Complementing its M&A activity, Adobe employs an active venture investment program. Adobe does not lead these investments, but will participate taking a minority ownership stake and holds board observer positions. The motivation is driven by strategy and measured with financial returns. If there is not an opportunity for a tangible commercial relationship, they typically do not engage.
Have invested cross-stage from seed to expansion, with B round the typical stage. $1mm is the often the minimum target amount invested, with $2mm the mean and $5mm the to date maximum.
Since 2006, have made 17 investments including:
Veoh &56.com- web video discovery
iMeem- content driven social networking
Bunchball- driving and measuring user engagement
ScanR & ColorZip- mobile information capture
DemandBase- marketing automation/lead generation
Steve West- Managing Director and Co-Head of Global Software Credit Suisse
Only 4 Technology IPO's in 2008. Prior to the mess we have in our financial system, the main issue is that not many private companies today fit the current institutional interest profile requiring cash flow growth and business model stability...with critical mass.
Dow Jones data from time of funding to exit:
78 months to M&A
99 months to IPO
The public software market is contracting, and the 'middle market' is disappearing with:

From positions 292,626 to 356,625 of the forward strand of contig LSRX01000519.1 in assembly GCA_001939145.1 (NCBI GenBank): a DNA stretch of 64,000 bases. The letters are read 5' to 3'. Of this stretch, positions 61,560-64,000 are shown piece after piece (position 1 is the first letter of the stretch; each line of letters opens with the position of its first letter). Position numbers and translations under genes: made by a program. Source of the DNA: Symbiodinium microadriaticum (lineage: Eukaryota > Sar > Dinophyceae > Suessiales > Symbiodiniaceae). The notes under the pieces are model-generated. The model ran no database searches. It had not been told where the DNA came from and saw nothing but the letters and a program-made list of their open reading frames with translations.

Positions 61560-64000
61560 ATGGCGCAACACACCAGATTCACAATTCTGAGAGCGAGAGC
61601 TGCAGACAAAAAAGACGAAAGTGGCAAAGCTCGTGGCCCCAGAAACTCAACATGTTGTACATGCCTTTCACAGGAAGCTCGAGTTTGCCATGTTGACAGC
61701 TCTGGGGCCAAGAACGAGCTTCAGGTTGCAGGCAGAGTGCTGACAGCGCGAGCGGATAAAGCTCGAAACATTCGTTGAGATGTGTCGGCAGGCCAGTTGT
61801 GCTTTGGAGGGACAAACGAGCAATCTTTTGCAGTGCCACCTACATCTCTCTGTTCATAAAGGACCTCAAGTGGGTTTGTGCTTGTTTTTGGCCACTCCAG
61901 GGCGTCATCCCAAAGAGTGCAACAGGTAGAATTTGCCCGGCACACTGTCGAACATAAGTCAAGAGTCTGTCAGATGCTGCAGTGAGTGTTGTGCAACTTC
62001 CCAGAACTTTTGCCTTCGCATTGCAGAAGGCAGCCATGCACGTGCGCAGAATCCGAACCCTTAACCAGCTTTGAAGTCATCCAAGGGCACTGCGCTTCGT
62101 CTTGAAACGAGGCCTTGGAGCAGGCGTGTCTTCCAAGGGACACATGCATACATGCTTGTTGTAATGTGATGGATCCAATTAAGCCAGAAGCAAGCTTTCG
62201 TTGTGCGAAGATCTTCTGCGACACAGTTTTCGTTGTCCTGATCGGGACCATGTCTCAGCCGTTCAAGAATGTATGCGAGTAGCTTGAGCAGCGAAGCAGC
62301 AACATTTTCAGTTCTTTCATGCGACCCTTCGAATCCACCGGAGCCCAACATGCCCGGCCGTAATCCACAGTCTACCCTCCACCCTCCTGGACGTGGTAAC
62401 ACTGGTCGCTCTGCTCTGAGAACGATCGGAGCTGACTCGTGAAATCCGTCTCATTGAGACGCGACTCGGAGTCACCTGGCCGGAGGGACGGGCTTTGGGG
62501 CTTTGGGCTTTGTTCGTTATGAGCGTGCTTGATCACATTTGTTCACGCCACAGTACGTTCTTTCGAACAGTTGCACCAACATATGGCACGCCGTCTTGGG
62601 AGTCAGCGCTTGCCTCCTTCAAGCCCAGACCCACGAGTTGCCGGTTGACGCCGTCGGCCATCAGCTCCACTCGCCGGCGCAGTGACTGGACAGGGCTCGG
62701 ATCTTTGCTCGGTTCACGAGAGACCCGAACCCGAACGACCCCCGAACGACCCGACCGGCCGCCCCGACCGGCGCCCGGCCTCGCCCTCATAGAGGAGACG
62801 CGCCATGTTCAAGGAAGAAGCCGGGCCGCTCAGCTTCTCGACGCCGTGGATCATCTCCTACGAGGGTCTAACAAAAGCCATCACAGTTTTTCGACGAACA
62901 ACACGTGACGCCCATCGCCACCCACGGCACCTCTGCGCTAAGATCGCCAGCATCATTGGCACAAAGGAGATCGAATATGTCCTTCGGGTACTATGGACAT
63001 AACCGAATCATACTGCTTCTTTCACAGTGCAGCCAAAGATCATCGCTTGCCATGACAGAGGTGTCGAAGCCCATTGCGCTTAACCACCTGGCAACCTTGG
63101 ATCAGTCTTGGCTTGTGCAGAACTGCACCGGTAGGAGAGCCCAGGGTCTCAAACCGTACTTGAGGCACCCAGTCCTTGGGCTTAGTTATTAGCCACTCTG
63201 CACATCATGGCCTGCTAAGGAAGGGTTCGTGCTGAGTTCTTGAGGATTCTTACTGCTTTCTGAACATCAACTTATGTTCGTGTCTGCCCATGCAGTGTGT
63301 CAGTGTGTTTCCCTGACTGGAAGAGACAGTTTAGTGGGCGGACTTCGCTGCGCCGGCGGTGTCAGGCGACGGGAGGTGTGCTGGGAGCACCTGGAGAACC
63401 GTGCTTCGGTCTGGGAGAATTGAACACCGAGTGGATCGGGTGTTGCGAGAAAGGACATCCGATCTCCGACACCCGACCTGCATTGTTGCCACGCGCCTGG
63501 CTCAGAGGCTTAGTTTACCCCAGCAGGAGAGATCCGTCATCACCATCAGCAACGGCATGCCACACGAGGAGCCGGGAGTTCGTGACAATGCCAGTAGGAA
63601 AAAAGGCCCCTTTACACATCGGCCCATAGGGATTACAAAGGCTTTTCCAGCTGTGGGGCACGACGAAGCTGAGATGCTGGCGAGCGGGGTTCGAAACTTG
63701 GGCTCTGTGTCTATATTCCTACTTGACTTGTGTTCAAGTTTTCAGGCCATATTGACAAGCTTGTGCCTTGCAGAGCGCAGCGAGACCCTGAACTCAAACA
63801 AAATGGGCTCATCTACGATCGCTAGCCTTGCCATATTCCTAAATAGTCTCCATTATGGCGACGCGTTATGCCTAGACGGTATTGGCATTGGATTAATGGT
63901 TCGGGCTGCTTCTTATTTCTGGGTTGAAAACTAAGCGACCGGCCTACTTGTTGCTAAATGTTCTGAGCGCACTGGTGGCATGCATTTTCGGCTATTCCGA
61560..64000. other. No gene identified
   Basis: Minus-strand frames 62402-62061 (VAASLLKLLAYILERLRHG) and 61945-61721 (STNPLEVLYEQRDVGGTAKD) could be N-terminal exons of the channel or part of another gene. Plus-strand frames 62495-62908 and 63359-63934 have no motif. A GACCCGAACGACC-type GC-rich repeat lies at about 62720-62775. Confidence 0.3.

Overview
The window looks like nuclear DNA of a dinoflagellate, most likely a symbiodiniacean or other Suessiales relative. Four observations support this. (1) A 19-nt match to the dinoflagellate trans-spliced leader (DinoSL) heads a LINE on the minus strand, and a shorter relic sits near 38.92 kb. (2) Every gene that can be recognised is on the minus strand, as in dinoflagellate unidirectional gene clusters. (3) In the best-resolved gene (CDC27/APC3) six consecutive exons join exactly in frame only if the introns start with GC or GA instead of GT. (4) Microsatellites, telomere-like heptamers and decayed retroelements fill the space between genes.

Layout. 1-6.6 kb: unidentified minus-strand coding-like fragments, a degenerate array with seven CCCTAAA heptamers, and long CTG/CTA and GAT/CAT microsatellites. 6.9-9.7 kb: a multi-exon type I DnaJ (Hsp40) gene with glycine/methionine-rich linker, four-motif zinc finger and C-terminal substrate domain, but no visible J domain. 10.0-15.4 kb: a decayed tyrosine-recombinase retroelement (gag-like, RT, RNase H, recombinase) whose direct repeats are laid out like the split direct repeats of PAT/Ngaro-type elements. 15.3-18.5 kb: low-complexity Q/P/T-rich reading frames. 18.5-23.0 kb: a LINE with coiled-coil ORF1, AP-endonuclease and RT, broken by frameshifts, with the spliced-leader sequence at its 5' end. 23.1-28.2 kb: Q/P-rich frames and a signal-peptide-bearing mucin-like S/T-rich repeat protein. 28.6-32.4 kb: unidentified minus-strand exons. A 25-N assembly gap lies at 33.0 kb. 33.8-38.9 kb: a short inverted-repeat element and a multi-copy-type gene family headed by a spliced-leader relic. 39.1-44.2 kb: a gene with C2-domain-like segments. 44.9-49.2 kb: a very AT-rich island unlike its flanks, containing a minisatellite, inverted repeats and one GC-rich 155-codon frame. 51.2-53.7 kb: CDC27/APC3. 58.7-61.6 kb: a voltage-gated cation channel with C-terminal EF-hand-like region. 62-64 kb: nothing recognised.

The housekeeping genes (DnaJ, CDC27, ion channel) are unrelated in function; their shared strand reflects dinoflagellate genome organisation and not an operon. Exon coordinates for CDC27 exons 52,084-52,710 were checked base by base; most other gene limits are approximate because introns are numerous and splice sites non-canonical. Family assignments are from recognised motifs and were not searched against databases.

275 public software companies in 2004; with 35% below $100mm market cap
182 public software companies in 2009; with 80% below $100mm market cap
Looking at the near term health of the industry:
Public company revenue growth expectations have fallen dramatically as total software growth expectations in June '08 was 17%; now it's 6%. Expectations for firms with >$1B revenue went from 9% to 0. Firms under $100mm went from 29% to 9% (he expects this to come down further).
Consistent with the compression in expected growth, revenue multiples have fallen 55-70% from 2007 averages to a mean of 1.5x expected revenues. EBITDA multiples are down a similar amount to 5-6x (Saas is an outlier at 10x).
Clearly sobering news for venture portfolios heavy with software investments made in a different economic and valuation environment. Also hard to reconcile with an average pre-money venture valuation of $22mm during 2008.
If this trend holds, venture funds that follow FAS 157 (mark to market), and have software investments, will likely show some serious write-downs in their portfolios.